I was a civil rights lawyer for 12 years and will always be an advocate. But Camp America is a very different kind of advocacy. I’m not making a case so much as looking to evoke a visceral reaction that sparks new inquiry, a different kind of conversation, and perhaps new alliances. What do we have in common with those who are different, with those we fear? What is it like to walk in their shoes, whomever “they” are to you? No matter what you believe and no matter whom you voted for, this book should surprise you.
LC: It’s a complicated story, with many different points of approach. Can you talk a bit about your decisions that helped you arrive at the final design and layout for the book?
DC: Camp America builds meaning with many elements: three series of photographs, archival material, and text–excerpts of a sworn statement from an actual court case. With such a layered project, the choice of a designer makes all the difference. David Chickey, co-founder of Radius Books and Camp America’s designer, knew that the design had to advance the concept. We worked on it together closely.
I wanted the book to be an intimate, personal size, and lay flat for ease of reading. So the trim size and perfect binding came first. The images and texts would alternate, paced to build suspense, and giving readers the option to choose a visual or a textual experience, or both.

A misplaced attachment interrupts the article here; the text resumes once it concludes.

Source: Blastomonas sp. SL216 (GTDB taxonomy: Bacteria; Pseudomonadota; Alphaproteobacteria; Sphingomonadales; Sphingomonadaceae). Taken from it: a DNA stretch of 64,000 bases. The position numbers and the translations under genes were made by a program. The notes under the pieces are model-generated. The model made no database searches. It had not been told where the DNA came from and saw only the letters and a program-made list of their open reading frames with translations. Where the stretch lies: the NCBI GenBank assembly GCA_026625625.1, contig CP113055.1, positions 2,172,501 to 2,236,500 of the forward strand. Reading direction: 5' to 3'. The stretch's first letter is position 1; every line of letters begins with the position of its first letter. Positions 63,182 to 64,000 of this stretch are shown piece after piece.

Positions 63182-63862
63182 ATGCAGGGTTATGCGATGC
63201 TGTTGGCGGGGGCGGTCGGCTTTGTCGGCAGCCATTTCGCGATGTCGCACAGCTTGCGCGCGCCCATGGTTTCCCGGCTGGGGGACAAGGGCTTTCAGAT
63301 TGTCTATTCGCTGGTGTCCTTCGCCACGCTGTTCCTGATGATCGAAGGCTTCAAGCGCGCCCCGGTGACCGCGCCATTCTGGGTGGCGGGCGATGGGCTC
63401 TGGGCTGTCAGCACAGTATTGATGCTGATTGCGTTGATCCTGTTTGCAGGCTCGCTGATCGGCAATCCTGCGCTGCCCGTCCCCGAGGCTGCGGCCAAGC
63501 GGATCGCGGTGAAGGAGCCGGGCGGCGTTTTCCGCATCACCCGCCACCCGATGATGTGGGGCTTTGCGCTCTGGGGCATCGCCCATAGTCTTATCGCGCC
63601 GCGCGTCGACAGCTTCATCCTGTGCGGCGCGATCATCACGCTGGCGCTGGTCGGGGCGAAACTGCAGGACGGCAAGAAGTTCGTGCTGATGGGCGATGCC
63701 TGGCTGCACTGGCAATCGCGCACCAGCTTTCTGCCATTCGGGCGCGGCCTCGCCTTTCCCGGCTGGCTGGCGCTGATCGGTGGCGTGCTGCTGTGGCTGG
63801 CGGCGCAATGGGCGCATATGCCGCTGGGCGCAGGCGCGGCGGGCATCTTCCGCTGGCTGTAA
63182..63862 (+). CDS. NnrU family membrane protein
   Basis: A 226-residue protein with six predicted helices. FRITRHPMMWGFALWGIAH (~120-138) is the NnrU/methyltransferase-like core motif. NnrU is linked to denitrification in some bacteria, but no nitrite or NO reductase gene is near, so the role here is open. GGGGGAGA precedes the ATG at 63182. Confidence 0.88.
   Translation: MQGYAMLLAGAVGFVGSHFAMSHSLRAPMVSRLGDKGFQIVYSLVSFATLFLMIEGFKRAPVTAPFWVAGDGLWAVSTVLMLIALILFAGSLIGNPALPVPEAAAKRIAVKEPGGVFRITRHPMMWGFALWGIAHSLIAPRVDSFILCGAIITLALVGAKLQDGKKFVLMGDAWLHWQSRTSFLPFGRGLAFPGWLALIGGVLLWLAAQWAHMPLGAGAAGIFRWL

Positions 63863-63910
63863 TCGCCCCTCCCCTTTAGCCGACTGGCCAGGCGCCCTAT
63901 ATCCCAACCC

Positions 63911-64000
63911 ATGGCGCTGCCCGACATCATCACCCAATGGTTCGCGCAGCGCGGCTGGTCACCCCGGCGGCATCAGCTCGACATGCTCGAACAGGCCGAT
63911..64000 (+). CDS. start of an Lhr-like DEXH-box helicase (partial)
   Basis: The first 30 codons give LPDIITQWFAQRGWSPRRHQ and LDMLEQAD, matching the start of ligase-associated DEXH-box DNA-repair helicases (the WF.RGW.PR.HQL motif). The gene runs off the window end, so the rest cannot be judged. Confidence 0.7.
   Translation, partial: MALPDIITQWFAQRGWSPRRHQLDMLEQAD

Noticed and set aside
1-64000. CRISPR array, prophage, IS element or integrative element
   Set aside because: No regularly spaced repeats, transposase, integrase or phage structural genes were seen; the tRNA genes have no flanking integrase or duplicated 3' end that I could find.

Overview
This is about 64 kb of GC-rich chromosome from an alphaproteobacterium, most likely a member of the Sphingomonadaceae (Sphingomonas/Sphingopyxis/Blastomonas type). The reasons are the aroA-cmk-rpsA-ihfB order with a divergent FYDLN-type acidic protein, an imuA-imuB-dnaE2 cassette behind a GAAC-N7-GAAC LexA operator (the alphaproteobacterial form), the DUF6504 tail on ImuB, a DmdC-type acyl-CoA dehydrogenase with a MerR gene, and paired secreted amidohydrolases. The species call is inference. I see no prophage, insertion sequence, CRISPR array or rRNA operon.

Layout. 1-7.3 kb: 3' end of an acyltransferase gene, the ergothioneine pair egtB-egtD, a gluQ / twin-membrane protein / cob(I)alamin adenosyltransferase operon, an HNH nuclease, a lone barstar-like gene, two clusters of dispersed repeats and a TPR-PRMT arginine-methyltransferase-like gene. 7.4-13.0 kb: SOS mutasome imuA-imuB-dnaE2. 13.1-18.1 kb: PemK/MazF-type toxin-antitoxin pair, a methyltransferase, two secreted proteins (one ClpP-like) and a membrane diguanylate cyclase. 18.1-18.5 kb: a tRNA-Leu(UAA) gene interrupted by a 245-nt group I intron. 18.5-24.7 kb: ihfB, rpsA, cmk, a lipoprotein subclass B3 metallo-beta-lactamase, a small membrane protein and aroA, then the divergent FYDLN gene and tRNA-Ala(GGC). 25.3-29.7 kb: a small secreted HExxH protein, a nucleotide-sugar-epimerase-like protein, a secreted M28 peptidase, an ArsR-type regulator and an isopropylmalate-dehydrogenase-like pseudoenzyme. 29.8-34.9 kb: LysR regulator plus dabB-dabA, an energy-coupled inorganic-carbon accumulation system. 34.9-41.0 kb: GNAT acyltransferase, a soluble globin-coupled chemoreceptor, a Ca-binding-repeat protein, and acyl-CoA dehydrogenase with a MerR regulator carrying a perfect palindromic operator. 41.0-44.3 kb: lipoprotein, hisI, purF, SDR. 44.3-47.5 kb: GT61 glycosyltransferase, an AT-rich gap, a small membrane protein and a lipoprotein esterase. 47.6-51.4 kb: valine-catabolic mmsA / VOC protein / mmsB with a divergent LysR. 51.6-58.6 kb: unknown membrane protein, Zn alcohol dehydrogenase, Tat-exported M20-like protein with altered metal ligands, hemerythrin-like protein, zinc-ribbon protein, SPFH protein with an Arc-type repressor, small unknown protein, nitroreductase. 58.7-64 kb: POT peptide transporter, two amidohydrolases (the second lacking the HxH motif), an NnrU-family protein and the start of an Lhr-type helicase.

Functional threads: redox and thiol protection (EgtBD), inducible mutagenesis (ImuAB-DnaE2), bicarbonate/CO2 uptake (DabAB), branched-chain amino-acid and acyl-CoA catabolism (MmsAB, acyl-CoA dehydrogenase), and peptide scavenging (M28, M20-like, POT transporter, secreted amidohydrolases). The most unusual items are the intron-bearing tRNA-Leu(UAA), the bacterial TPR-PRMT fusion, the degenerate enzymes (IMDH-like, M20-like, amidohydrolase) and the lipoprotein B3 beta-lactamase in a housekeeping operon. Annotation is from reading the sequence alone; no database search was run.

I found once-classified government materials documenting the bureaucratization of violence, which had been carried out for years in secret. I wanted to find a design element that made the reader aware of choosing whether to look. We settled on the foldover: you see a peek of official writing, and understand more is hidden under the fold. You may well turn past it, but you’re going to be aware of the choice you make. Do I want to take what is given? Or do I want to dig deeper?
The 14 folio inserts, one for each released detainee placed by hand throughout the book, were David’s brilliant idea. My immediate response was “We can’t do that. Unbound pages might get creased, or end up out of order, or get lost.” But I realized in the very next moment that the built-in arbitrariness of this design concept was a perfect metaphor for what has happened to these men.
—Debi Cornwall, interviewed by Jim Casper
Some of this work was selected for the LensCulture Visual Storytelling Awards in 2014. See more images here at Gitmo at Work, Gitmo at Play.